The Wallace of Blind Harry is a long narrative poem in rhyming couplets, written sometimes around 1479 or a little later by a Scottish makar (court poet) known as Blind Harry. Little is known of Blind Harry (or ‘Hary’, as the Scottish records often spell his name), other than that he was employed at the court of Scottish king James IV; he seems to have died in 1492 or 93. The earliest surviving edition of his Wallace dates from 1488, but internal evidence suggests a composition date about a decade earlier.

Blind Harry

Blind Harry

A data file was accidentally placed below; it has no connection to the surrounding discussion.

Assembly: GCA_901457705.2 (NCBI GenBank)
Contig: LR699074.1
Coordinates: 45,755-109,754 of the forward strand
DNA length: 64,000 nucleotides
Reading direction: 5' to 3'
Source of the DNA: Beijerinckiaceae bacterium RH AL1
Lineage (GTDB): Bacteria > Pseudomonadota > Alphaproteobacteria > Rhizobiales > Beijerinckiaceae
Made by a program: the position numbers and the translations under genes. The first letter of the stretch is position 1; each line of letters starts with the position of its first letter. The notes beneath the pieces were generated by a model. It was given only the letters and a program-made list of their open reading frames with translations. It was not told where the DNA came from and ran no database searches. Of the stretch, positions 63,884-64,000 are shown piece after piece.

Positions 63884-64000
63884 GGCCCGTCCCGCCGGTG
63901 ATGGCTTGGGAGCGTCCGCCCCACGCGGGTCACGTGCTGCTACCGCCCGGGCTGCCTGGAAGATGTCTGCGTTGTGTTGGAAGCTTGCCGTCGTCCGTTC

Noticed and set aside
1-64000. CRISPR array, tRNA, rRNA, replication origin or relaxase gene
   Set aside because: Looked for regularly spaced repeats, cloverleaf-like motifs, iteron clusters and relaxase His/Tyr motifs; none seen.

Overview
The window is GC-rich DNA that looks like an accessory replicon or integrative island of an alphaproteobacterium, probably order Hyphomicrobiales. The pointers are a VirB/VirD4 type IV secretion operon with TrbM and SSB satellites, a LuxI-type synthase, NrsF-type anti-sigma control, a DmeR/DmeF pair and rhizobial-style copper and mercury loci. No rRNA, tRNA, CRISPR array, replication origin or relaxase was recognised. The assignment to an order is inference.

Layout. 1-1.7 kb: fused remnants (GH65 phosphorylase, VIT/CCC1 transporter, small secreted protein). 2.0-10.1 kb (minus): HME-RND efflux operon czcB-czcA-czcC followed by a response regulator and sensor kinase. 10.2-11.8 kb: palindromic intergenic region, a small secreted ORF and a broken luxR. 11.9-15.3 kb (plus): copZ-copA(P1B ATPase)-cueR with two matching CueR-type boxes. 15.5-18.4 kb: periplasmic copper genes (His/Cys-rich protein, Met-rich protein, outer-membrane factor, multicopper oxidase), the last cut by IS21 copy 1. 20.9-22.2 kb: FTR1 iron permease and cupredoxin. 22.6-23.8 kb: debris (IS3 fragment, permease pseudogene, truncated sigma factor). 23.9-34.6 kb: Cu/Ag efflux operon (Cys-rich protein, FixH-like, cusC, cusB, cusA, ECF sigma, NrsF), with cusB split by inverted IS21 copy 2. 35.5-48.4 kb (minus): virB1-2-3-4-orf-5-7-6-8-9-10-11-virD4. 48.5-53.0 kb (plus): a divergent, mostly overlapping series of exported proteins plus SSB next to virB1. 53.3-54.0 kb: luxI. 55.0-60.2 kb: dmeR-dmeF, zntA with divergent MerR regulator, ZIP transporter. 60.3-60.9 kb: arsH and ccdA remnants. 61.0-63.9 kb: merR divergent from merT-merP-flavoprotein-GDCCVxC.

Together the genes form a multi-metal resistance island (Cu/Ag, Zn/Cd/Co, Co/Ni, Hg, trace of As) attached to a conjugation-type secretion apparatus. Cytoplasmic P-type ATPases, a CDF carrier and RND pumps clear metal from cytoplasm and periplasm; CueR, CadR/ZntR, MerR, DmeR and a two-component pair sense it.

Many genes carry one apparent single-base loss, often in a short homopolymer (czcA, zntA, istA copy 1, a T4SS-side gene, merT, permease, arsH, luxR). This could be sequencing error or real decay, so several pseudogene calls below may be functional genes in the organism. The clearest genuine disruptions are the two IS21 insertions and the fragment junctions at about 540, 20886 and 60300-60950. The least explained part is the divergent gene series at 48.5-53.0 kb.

Blind Harry claims that his source for the poem was a biography of William Wallace written by John Blair, a childhood friend of Wallace who became his personal chaplain and confessor and later supposedly wrote his biography at the request of the bishop of Dunkeld. There is no evidence for such a text actually existing, but it is not implausible that a Scottish bishop might have commissioned such a work. However, medieval authors were known for inventing sources in an attempt to make their fiction more respectable, so the fact that this biography is unknown outside of Blind Harry’s reference to it makes its existence dubious. Harry clearly mined another narrative poem, John Barbour’s Bruce, for material, often reassigning deeds done by Robert Bruce to William Wallace. Harry also seems to have borrowed things from the Alliterative Morte Arthure, particularly Wallace’ penchant for miraculous dreams, and from Chaucer’s Troilus and Criseyde. So the Wallace is not really an accurate historical account.